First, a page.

August 12, 2016

"Brendan Dassey, who was convicted along with his uncle, Steven Avery, in the murder of Teresa Halbach, had that conviction overturned Friday..."

"... by a federal magistrate judge in Milwaukee."
The shocking ruling, in a case made famous in the Netflix series "Making A Murderer," could result in Dassey getting a new trial or being freed from prison. It gives prosecutors 90 days to decide whether to retry Dassey, although an appeal could extend the proceedings....

"These repeated false promises, when considered in conjunction with all relevant factors, most especially Dassey’s age, intellectual deficits, and the absence of a supportive adult, rendered Dassey’s confession involuntary under the Fifth and Fourteenth amendments," [wrote U.S. Magistrate Judge William Duffin].
Much more at the link, which goes to the Milwaukee Journal Sentinel.


Mark said...

I am surprised it took this long.

The Dassey initial defense was legal malpractice. Avery might he guilty, but two wrongs don't make a right.

320Busdriver said...

About time

The doc clearly showed his rights were violated. And I am not convinced he was not at least present during the crime either.

320Busdriver said...

What suprises me more than anything is/was how local radio hosts, some who have worked as prosecutors or attorneys, were so quick to attempt to impugn the documentary and even those who might watch it, when they themselves did not watch much or any of it.

Danno said...

Blogger 320Busdriver - Is that as in Airbus 320?

320Busdriver said...


Affirmative sir.

narciso said...

and what does that have to do withe evidence, isn't this the same publication, that hid chisholm's abuse of power,

narciso said...

some questions are answered here,

FullMoon said...

Is Dassey a Lib? 'Cause he is obviously a ...... slow learner.

Paul said...

"but two wrongs don't make a right."

But they do make us even!

Now question is... in his confession did he mention facts only the murderers knew?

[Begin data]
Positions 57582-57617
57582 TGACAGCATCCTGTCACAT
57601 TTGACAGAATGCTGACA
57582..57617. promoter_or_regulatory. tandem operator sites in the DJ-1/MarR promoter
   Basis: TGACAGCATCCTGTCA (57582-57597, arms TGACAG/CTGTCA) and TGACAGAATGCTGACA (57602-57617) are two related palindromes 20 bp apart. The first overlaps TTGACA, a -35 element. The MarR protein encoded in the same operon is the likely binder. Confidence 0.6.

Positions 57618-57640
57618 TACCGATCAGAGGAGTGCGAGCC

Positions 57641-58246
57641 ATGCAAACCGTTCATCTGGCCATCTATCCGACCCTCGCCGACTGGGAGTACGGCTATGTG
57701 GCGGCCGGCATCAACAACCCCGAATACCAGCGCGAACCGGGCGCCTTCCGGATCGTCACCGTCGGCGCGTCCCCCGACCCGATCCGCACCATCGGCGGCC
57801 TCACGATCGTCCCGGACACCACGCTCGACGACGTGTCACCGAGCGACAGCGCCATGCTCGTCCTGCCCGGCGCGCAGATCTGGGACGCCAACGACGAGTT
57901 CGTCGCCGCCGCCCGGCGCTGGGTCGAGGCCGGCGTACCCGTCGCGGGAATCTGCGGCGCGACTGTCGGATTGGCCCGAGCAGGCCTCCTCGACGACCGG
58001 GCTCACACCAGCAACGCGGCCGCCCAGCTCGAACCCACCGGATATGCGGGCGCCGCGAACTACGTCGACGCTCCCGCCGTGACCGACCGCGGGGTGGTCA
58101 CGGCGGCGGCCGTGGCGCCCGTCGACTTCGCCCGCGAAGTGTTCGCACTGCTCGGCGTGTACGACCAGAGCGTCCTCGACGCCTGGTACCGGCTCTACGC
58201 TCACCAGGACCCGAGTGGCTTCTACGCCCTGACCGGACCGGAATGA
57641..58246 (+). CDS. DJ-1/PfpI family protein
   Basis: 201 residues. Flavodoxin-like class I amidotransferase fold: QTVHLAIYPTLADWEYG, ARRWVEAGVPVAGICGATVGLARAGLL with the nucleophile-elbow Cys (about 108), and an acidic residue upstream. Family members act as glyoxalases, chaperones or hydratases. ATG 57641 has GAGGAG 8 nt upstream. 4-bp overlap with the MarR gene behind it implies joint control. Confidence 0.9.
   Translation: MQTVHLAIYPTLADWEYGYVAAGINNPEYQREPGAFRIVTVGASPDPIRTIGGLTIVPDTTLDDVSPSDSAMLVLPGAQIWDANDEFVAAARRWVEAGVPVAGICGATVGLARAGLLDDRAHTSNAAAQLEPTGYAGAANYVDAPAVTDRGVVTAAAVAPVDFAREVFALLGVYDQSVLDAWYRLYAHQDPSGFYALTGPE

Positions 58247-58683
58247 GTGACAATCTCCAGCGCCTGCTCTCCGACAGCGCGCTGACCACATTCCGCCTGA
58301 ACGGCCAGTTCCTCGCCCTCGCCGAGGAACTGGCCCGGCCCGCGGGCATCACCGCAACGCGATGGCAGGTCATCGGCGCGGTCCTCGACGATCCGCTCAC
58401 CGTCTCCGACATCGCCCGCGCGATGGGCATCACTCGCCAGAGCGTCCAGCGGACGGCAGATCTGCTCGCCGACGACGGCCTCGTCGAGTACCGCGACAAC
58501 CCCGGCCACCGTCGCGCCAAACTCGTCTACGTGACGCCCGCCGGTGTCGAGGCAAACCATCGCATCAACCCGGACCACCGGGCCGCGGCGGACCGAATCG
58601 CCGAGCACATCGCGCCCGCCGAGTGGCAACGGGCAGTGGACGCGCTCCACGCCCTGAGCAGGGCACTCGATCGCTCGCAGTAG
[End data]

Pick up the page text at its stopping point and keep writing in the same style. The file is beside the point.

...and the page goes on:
narciso said...

well he was able to learn just enough to fool a donor to doyle, who ended up on the district court, admittedly that doesn't take much,

Mark said...

Paul, read the transcript especially the part about shooting Theresa.

Textbook mistakes by police interrogators. Look at Kachinsky's actions as Dassey's lawyer.

Read the's eye openong.

tim maguire said...

Given what we know about human memory, it's pretty shocking how much weight is given to eye witness testimony and even to confessions. The reason I got out of trial practice, and part of the reason I got out of law altogether, was the disappointment at discovering how unconcerned courts are with getting at the truth. The role of the judge is to ensure the courtroom process is followed. Truth and the actual effects on people's lives is largely irrelevant.

MayBee said...

was the disappointment at discovering how unconcerned courts are with getting at the truth.

I've been thinking about plea bargains lately. I always thought they are a good idea, but it suddenly hit me they are only good for the guilty person. For the innocent person, it really only is protection against a bigger wrongful conviction. Almost a form of blackmail.

MayBee said...

Now question is... in his confession did he mention facts only the murderers knew?

Brandon Dassey seemed to fish around his brain to provide "facts" the police were looking for.

320Busdriver said...

Yes, Dasseys 1st attorney L Kachinsky, served up Dassey to LEO's for interrogation on a Saturday. On his own. By himself. It's just that Len could not be there because, well, because he had drill weekend for the reserves scheduled that day.

Seems like perfectly good counsel to me.

JAORE said...

And the penalty for the LEOs and prosecutors would be.....

Yeah, I know.

James Graham said...

I hope Avery doesn't get off.

LarsPorsena said...

Blogger James Graham said...
I hope Avery doesn't get off.

8/13/16, 8:14 AM

Well, there's two of us

JCC said...

In fact, Dassey repeated facts that only someone familiar with the crime scene and details would know. The interrogators even inserted false facts and assumptions into the conversation to test whether Dassey was simply agreeing with the cops and feedling them the same info back. Dassey in fact resisted false predicates and demonstrated he had an independent recollection of events.

Remember too that Dassey became the focus of the cops weeks after Avery had been arrested, and that they only came back to reinterview Dassey after another relative told the police that Dassey was acting out of character, losing weight and evidencing signs of guilt and fear about the case.

Dassey too in a phone conversation with his mother admitted to doing "some of the things" the police said he admitted. Physical evidence - bleach stains on his clothes - pretty clearly show he was at the very least, present for the disposal of the body and the clean-up.

Having said all that, I do not understand how the magistrate did not reach on the issue of ineffective assistance of counsel. Instead, though, the magistrate decided the confession was "coerced", but not in the sense cops threatened or used force, but because they tricked the defendant into confession.